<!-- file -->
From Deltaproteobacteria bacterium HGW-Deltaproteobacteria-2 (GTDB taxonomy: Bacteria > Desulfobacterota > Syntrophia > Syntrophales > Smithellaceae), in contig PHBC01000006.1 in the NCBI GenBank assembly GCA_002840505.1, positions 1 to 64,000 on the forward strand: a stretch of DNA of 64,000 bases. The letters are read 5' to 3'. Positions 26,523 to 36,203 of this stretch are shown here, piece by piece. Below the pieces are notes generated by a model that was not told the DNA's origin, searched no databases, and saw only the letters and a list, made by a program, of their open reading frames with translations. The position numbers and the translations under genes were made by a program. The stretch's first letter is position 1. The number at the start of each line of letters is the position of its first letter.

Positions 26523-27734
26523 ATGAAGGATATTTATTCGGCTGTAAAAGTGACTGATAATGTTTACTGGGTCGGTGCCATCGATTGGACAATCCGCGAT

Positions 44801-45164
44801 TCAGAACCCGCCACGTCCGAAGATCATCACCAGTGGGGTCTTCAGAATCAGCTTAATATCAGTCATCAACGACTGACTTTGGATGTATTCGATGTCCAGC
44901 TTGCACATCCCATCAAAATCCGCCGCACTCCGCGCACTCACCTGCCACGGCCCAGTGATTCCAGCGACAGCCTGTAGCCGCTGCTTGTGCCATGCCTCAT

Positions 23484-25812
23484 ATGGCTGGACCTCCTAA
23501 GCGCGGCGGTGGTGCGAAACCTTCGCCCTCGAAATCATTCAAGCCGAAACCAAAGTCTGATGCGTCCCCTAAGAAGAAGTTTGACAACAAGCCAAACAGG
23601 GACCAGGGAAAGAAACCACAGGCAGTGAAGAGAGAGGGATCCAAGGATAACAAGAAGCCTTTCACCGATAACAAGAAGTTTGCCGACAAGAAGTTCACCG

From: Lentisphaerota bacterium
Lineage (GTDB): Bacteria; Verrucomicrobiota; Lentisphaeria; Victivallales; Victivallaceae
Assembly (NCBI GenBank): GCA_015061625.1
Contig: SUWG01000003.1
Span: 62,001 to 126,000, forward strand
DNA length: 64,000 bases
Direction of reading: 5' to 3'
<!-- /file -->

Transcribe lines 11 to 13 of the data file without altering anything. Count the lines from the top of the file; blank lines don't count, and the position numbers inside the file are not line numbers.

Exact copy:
From: Lentisphaerota bacterium
Lineage (GTDB): Bacteria; Verrucomicrobiota; Lentisphaeria; Victivallales; Victivallaceae
Assembly (NCBI GenBank): GCA_015061625.1